Finding himself in the belly of a well alone and afraid, I'm sure God seemed aloof. When his brothers sold him to a camel caravan as if he were a goat or donkey, he might of thought God was out to lunch. Standing trial for false accusations of rape..."Uh, God? Where are you?" And finally, in the cold Egyptian dungeon, no one knowing he is there, not one to hear him scream, to cry, no one to answer his loneliness...I'm sure God was gone, at least in his mind.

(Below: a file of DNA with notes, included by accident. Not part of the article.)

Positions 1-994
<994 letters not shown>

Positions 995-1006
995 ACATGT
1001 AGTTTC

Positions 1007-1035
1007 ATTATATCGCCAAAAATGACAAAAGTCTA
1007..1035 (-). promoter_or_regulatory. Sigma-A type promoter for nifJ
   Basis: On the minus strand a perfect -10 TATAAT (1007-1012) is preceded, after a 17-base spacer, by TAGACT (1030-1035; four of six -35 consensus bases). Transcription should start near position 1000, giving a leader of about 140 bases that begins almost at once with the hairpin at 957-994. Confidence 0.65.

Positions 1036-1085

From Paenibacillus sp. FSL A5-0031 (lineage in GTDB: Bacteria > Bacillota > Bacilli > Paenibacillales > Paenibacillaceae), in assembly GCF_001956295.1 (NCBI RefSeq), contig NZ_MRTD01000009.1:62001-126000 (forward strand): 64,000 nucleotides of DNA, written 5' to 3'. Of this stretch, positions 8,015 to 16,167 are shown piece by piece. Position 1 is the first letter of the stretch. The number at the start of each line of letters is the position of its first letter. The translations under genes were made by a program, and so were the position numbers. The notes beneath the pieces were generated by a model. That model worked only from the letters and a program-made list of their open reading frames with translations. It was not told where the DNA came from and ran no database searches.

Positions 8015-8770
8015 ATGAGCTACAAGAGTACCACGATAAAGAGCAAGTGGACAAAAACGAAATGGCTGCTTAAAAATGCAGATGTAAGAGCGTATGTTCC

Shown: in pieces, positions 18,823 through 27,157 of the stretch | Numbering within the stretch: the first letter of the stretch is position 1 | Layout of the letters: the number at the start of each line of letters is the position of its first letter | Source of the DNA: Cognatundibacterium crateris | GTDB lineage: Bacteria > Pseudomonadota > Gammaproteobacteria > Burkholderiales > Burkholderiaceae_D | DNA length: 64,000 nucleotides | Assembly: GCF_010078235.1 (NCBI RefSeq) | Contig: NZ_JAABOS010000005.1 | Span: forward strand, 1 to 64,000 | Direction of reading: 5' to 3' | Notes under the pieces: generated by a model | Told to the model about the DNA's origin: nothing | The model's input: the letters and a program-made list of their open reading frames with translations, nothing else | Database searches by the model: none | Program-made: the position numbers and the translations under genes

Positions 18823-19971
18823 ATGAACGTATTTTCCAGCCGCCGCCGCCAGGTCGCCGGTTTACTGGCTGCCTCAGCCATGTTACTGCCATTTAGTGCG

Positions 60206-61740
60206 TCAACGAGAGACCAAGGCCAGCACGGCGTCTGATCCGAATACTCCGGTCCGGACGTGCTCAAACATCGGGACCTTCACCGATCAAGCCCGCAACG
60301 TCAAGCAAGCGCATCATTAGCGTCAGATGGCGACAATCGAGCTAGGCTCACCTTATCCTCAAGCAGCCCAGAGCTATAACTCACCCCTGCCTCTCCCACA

Sometimes we develop a superhuman perception of Joseph, as if he were bullet proof, able to deflect the ammo of life without so much as a flesh wound. But Genesis tells a different story. His brothers, reflecting back on their choice to sell Joseph, remember how he screamed and begged for his life (Gen.  42:21). After Pharaoh releases his cup bearer from prison, Joseph pleads with the cup bearer to fight for his freedom from a false imprisonment (Gen. 40:14-15). Joseph cries. He cries a lot, disturbingly so. He cries from fear, from loneliness, from unresolved pain and hurt. He cries. He cries because he has had a difficult life. Yes, Joseph was faithful but it was not easy. He did not show up in the dungeon announcing to the prisoners, "Guys! Attention! You look around and see a dungeon, prison bars, cold floors and no food, but I see a house of God, a church waiting to be built. Will you sing with me, 'Our God is mighty to save...'" He begged to get out of prison. Not until his 56th year of life does Joseph have the capacity and the hindsight to look back and recognize that God was with him all along (Gen. 50:19-21)